BIOLOGY 320EVOLUTION & ECOLOGY Course Syllabus Fall 2006

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                               Course Syllabus Fall 2006

I. Instructor Information

Dr. Dale D. Edwards
Office: KC 214
Phone: 488-2645
E-mail:; homepage:
Office Hours: Tuesday and Thursday, 9-10:00 a.m., Wednesday, 1:30-3:30 p.m., and by

II. Course Information

A. Meeting Times and Places

Lecture: 10 - 10:50 a.m., MWF, KC 200; Lab: Section 1, 2-5:00 p.m., Tu, KC 200; Section 2, 2-
5:00 p.m., Th, KC 200

B. Textbook and Laboratory Manual

Textbook: Molles, Jr., M.C. 2005. Ecology: Concepts and Applications. Third Edition.
McGraw Hill, Boston, MA.
Futuyma, D.J. 2005. Evolution. Sinauer Associates, Inc., Sunderland, MA.

Lab Manual: A lab manual for the course can purchased from Pat Akrabawi in room KC 219.
There will be a fee of $15.00 (cash only) to cover the printing costs of the laboratory manual.

C. Course Description and Objectives

        This course introduces the fundamental concepts of evolution and ecology, with special
efforts made to demonstrate the inherent relationship between these two disciplines. We will
examine the ecology of individuals, populations and species and the mechanisms of evolutionary
change, while also addressing the interplay between ecology and evolution. The three major
objectives of this course are: (1) to provide a fundamental understanding of evolutionary and
ecological theory, (2) to exercise your skills in critical thinking, and (3) to enhance your research
skills by increasing your ability to design and perform experiments, as well as by improving your
laboratory writing skills.

       A substantial component of class period will be a lecture-based presentation of the
material to ensure that everyone understands the topics being discussed. To ensure that you can
provide a meaningful contribution to each subject, though, you are expected to read the assigned
chapters prior to the class discussion of that subject. To encourage timely reading of the
material, there will be a quiz over designated chapters at the beginning of class on most Mondays

The schedule may be modified to enhance learning opportunities.
(see lecture schedule below). With regard to the laboratories, assignments will vary in their
grade value. Because you will be developing your writing skills as this course progresses, we
will give lesser weight to the first lab report. Nevertheless, you will want to invest time and
effort in each report in order to improve the quality of your writing.

III. Evaluation

Your final grade will be determined using the following formula:

       Lab reports/presentation:      30%
       Quizzes:                       10%
       Exam 1-4:                      12.5% each (50% total)
       Final Exam:                    10%

Course grades will be determined using the following scale:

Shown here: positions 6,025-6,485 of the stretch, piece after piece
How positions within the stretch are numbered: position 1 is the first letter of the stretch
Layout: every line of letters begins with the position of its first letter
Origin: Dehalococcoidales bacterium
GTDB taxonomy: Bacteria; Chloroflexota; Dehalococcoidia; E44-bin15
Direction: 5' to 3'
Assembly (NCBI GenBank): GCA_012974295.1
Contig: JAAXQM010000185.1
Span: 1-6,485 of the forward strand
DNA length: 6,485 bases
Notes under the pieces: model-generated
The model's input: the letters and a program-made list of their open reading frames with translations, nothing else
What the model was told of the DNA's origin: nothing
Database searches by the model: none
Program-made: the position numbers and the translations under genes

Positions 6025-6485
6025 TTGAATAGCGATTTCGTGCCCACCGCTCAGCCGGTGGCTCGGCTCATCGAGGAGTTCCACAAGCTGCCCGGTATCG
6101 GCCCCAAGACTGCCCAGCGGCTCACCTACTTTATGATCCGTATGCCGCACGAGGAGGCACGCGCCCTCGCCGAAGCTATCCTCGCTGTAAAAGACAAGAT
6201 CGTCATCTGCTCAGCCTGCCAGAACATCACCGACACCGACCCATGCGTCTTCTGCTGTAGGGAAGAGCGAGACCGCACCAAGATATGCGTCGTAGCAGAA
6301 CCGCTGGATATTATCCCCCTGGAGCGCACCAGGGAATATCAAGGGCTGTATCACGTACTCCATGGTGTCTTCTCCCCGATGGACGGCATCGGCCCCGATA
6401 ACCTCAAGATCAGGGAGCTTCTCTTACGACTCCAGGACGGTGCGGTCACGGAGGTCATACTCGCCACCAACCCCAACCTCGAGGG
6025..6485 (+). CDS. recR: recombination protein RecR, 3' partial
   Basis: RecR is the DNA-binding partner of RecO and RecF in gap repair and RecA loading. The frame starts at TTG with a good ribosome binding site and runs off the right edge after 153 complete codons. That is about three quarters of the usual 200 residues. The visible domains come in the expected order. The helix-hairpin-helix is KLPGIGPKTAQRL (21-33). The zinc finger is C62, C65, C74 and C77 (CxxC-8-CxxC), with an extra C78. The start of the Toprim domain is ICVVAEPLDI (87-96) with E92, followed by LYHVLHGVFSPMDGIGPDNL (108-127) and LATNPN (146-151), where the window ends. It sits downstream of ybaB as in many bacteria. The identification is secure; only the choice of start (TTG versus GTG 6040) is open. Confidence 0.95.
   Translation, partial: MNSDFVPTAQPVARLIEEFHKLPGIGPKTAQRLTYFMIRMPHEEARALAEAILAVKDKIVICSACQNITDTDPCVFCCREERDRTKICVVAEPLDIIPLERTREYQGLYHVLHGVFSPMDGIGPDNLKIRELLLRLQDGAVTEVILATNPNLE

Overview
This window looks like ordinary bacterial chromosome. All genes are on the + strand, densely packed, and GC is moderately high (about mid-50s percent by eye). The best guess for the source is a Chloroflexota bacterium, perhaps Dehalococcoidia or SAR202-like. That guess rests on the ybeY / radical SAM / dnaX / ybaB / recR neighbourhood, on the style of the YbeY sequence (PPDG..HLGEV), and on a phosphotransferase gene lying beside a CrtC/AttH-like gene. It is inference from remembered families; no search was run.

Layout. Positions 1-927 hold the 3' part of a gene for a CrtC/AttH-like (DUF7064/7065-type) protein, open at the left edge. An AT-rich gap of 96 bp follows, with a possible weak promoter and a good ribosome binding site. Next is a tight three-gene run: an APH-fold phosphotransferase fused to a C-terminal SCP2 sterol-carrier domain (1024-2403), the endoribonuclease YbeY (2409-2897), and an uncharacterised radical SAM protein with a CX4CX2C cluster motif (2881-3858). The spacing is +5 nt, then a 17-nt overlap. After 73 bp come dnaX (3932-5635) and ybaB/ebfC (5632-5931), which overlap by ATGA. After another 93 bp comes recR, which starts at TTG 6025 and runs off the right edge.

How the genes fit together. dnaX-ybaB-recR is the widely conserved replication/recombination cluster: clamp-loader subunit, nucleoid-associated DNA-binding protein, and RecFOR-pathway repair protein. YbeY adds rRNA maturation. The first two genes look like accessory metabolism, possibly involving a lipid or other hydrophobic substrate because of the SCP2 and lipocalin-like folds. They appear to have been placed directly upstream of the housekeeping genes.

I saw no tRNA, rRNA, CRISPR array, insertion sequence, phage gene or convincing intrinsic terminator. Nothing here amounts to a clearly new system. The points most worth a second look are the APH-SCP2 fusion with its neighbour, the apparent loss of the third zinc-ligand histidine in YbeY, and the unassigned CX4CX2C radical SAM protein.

93 - 100 = A           73 - 76 = C
90 - 92 = A-           70 - 72 = C-
87 - 89 = B+           67 - 69 = D+
83 - 86 = B            63 - 66 = D
80 - 82 = B-           60 - 62 = D-
77 - 79 = C+           >60 = F

IV. Attendance/Deadline Policy

        Your participation in classroom and laboratory exercises is integral to this course. You
are expected to attend all classes; if you miss class during a regular lecture session, you are
responsible for all work missed. The dates for the exams, quizzes and assignments are indicated
in the syllabus; if you are unable to attend class, contact the instructor immediately. In addition,
you will need to submit a note from the Office of the Dean of Students confirming the reason for
your absence. Your absence will be excused provided that it complies with the University's
policy governing excused absences and provided that you complete the assignment within the
requested time frame. Unexcused absences and incomplete work will regrettably receive zeros
for grades.

V. The Honor Code

        In the performance of all work in this course each student is expected to adhere to the
standards of ethical behavior as stated in the University of Evansville Honor Code (page 42,
2005-2007 Undergraduate Catalog). Accordingly, students are expected to neither give nor
receive unauthorized aid on quizzes. Plagiarism, the use of unauthorized sources of information
on submitted work, is considered a transgression of the honor code. If you violate the University
honor code, you will receive a zero for the work in question and your violation will be reported
to the Office of the Dean of Students.
VI. Lecture Schedule*

Week       Lecture Topic                                              Reading             Quiz Topic

8/21      Introduction: Relationship between ecology and              Molles 1, 3
          evolution; Ecology; Natural history of streams and rivers

8/28      Ecology of populations and communities                      Molles 9, 16        Molles 9